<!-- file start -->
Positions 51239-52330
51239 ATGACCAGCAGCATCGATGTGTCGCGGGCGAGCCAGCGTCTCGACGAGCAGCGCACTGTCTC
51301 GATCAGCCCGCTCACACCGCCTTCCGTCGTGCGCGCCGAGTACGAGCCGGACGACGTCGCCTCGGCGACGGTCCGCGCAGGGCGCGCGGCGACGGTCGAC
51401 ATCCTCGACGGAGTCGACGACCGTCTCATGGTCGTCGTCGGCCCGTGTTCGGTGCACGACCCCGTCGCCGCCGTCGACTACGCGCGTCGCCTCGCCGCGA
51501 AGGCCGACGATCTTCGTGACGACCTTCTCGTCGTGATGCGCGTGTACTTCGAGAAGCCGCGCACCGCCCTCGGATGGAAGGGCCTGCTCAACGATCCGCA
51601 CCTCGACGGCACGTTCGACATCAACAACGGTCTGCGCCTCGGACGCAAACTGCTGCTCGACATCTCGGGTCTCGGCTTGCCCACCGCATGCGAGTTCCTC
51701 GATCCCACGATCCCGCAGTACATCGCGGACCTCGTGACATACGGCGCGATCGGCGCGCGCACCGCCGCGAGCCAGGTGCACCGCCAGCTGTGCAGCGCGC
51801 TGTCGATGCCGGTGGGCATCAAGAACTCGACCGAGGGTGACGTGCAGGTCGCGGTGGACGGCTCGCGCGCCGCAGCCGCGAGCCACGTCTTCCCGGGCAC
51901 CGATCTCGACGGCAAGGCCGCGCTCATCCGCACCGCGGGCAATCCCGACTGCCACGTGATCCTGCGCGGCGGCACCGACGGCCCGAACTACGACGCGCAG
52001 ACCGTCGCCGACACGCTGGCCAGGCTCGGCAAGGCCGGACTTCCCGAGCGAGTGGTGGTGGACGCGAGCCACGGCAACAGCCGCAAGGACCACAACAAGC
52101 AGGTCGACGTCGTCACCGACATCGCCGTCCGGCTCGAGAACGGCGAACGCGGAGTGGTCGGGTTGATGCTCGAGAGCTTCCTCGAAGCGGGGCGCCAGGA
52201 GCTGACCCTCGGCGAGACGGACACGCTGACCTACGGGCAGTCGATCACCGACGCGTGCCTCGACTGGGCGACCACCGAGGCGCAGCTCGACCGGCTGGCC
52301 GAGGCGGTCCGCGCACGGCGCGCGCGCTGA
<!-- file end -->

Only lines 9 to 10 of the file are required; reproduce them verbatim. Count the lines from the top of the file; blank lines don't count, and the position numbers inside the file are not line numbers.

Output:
51901 CGATCTCGACGGCAAGGCCGCGCTCATCCGCACCGCGGGCAATCCCGACTGCCACGTGATCCTGCGCGGCGGCACCGACGGCCCGAACTACGACGCGCAG
52001 ACCGTCGCCGACACGCTGGCCAGGCTCGGCAAGGCCGGACTTCCCGAGCGAGTGGTGGTGGACGCGAGCCACGGCAACAGCCGCAAGGACCACAACAAGC